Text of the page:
Restoration of Tertiary deformation in the Lake Mead region, southern Nevada: The role of strike-slip transfer faults

Ernest M. Duebendorfer, L. Sue Beard, Eugene I. Smith

Research output: Contribution to journalArticlepeer-review

41 Scopus citations


The Lake Mead area of Nevada and Arizona is characterized by a complex three-dimensional strain field and contains some of the largest and best-exposed examples of extension-related strike-slip faults in the world. Faults of the Lake Mead fault system and the Las Vegas Valley shear zone form a kinematically linked array of structures that accommodated both large-magnitude east-west extension and significant north-south shortening in the middle Miocene. Collectively, these linked structures define a regional-scale complex transfer zone that marks the transition between the northern and southern Basin and Range provinces. A reconstruction of extensional tectonism in the Lake Mead area underscores the importance of recognizing kinematic linkages between normal and transverse strike-slip faults in accommodating regional extension. Confirming this link are the following observations: (1) several strike-slip faults curve into or merge with normal faults; (2) strike-slip faults locally bound areas that have undergone differential extension; and (3) displacement magnitude varies along some strike-slip faults, requiring that these faults must be coupled to other structures to maintain regional strain compatibility. In the reconstruction, tectonic elements are restored sequentially in five time intervals along specific structures, the timing and magnitude of displacement of which are either known or can be reasonably inferred. (1) Post-10 Ma: Restoring 20 km of left-slip movement along the Hamblin Bay fault and 8 km of associated north-south shortening near the western lobe of Lake Mead places Frenchman Mountain near the present Gale Hills and the River Mountains near Callville Bay. (2) 12.5 to 10 Ma: The River Mountains stratovolcano complex is moved a minimum of 7 km east along the Las Vegas Valley shear zone and a combined proto-Hamblin Bay-Saddle Island fault system to bring it into contact with the cogenetic Wilson Ridge pluton. (3) 13.5 to 12.5 Ma: We restore 15 km extension south of Lake Mead that was associated with dikeon- dike emplacement of the northern Wilson Ridge pluton. North of Lake Mead, extensional strain was accommodated by a system of strike-slip and normal faults, including the Lakeside Mine fault. (4) 14.0 to 13.5 Ma: Restoration of about 20 km of left-slip movement on the Lime Ridge fault places Frenchman Mountain about 10 km north of Gold Butte. (5) Pre-14 Ma: To align paleogeographic features, we suggest that the Virgin Mountains block was probably 14 to 22 km northeast of its present position prior to 14 Ma. The net-transport vector of Frenchman Mountain relative to an original position near the Colorado Plateau is 60-80 km in a direction of 250°. This vector resolves into a 56-75 km east-west component of extension and a 20-27 km component of north-south shortening. The majority of stratal tilts in the Lake Mead region are to the east. This observation is in accord with inferred westward motion of shallow crustal blocks relative to the stable Colorado Plateau and is most consistent with unidirectional flow of upper crustal material on a fluid, midcrustal layer. Normal and strike-slip faults acted in concert to accommodate this west-southwestward flow of material. The role of strike-slip transfer zones cannot be ignored in reconstructions of extended terranes.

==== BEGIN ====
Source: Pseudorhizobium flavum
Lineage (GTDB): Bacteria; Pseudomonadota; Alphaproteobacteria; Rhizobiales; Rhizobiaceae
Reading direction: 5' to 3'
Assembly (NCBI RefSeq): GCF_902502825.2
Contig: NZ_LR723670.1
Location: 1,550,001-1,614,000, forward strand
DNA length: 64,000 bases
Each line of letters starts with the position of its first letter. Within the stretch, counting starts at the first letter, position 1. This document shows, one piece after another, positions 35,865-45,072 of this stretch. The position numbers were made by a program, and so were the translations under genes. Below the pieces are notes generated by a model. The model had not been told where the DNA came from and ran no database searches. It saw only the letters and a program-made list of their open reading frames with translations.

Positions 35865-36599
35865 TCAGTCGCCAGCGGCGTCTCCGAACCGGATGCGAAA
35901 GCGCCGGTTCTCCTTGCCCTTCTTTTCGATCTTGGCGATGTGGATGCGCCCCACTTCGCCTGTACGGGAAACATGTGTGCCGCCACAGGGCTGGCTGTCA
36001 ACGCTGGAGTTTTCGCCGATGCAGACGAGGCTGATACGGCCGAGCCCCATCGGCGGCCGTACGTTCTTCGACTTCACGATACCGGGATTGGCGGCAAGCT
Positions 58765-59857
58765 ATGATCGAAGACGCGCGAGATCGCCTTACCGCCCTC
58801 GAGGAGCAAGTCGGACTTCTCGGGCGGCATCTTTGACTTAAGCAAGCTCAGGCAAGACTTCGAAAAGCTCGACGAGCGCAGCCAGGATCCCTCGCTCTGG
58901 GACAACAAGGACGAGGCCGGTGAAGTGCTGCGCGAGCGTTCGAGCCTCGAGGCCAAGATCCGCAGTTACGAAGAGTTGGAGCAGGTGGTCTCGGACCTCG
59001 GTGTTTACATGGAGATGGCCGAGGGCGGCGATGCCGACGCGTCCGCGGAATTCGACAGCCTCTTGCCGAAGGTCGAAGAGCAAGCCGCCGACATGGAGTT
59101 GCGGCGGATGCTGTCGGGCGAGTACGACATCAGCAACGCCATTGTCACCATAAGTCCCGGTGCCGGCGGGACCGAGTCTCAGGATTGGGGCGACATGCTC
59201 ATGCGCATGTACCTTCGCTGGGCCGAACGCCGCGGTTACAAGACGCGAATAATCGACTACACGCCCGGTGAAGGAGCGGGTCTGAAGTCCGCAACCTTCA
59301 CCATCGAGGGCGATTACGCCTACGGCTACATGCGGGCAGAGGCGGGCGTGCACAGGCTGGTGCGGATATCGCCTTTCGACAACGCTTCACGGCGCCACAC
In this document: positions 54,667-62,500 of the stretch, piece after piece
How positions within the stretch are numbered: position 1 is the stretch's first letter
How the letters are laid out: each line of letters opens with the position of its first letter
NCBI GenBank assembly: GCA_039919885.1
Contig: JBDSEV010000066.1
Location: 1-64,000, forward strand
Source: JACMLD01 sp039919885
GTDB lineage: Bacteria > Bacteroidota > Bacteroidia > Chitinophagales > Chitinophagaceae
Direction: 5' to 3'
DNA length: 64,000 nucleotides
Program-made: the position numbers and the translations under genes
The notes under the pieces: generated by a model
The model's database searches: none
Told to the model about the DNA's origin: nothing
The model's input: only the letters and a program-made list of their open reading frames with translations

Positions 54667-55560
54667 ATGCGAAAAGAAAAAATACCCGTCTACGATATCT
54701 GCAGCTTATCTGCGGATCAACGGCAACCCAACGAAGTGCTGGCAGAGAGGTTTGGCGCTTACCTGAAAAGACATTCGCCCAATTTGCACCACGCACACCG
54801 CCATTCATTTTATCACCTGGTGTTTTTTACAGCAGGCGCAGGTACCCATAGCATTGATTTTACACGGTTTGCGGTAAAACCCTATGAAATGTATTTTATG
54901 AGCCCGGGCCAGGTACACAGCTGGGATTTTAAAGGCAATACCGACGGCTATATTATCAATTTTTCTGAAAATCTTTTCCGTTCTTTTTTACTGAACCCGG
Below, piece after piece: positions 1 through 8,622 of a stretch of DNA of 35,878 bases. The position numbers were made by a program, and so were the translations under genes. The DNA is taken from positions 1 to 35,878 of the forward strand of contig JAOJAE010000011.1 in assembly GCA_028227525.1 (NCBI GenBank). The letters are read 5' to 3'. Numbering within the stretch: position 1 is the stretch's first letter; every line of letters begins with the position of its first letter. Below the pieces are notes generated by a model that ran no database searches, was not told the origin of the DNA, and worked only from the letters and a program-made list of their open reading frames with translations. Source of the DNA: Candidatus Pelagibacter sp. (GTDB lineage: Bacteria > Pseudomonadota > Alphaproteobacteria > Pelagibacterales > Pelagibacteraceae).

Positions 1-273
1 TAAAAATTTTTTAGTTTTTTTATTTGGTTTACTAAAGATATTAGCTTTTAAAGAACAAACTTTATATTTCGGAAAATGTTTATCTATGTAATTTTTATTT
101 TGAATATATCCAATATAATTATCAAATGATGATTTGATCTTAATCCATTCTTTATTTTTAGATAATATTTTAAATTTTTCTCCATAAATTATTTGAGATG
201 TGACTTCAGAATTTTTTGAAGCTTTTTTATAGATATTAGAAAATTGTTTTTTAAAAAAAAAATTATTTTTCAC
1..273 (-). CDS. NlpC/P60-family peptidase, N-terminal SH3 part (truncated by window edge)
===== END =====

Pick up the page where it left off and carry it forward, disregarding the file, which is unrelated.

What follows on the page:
Original languageEnglish (US)
Pages (from-to)127-148
Number of pages22
JournalSpecial Paper of the Geological Society of America
StatePublished - 1998

ASJC Scopus subject areas

  • Geology


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